- Ingvard Ashby
State Question 802 would allow voters to decide whether Oklahoma will finally accept the Medicaid expansion authorized by the Affordable Care Act, aka Obamacare, but in order to get it on the ballot in 2020, organizers have until 5 p.m. Oct. 28 to collect 177,958 signatures from registered Oklahoma voters. If a number close to 200,000 sounds familiar, it’s probably because that’s about how many people would gain access to Medicaid under the expansion, according to a study commissioned by Oklahoma Health Care Authority.
Announcing in 2012 that Oklahoma would refuse the Medicaid expansion, potentially worth billions of dollars of federal funding, Gov. Mary Fallin predicted that the expansion, as part of much-vilified Obamacare, would “in fact decrease the quality of health care across the United States.”
In the years since, one thing has noticeably decreased in states that accepted the Medicaid expansion: the number of uninsured people. Meanwhile, Oklahoma, where the uninsured rate is the second-highest in the nation and nearly twice that of states that have accepted the expansion, has seen a significant decrease in the number of rural hospitals that remain open. According to The Cecil G. Sheps Center for Health Services Research, seven rural Oklahoma hospitals have closed since 2012, most recently Mercy Hospital El Reno in April. According to a report released by GateHouse Media in July, 77 of the 106 rural hospitals that closed in the past decade were located in the 14 states that have refused the Medicaid expansion.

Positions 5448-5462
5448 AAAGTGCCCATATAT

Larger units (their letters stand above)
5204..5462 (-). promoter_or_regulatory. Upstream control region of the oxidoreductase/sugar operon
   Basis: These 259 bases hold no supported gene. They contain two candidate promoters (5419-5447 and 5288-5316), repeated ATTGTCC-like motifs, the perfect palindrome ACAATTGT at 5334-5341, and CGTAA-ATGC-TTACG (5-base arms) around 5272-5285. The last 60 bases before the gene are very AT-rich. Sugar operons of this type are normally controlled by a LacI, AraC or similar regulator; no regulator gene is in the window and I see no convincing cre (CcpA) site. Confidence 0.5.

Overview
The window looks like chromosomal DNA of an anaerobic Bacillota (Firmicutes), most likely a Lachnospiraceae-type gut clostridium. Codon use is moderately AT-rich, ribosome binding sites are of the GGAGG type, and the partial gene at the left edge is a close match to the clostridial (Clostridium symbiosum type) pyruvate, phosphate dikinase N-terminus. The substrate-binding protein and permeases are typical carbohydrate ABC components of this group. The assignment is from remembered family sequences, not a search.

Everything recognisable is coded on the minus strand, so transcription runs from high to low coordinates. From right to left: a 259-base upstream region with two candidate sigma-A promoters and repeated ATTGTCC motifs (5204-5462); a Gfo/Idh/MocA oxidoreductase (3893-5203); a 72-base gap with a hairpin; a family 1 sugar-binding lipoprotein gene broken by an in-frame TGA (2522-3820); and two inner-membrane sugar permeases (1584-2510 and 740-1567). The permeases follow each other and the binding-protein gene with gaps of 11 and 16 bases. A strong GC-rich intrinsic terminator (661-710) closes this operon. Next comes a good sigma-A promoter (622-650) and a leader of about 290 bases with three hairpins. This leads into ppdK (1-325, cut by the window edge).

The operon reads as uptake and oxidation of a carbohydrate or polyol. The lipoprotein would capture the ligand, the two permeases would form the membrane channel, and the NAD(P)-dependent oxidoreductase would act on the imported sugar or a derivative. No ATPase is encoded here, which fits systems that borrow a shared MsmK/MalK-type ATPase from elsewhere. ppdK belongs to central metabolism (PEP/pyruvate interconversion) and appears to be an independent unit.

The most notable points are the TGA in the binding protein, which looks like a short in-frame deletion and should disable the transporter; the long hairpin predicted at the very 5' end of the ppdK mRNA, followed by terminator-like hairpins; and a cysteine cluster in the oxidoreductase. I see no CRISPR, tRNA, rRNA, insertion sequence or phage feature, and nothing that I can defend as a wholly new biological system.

“A hospital closure is a frightening thing for a small town,” said Patti Davis, president of Oklahoma Hospital Association, in a quote that doesn’t seem to have made its way into the pages of GateHouse-owned Oklahoman. “It places lives in jeopardy and has a domino effect on the community.”
In an interview with NPR last year, Davis also noted that states that “have found ways to accept these federal funds, they are moving forward, their hospitals are in better shape because of it.”
In related news, the 2019 KIDS COUNT Data Book released by The Annie E. Casey Foundation recently ranked Oklahoma 43rd in the U.S. in children’s health. But at least we can still say “Thanks, Obama” ironically.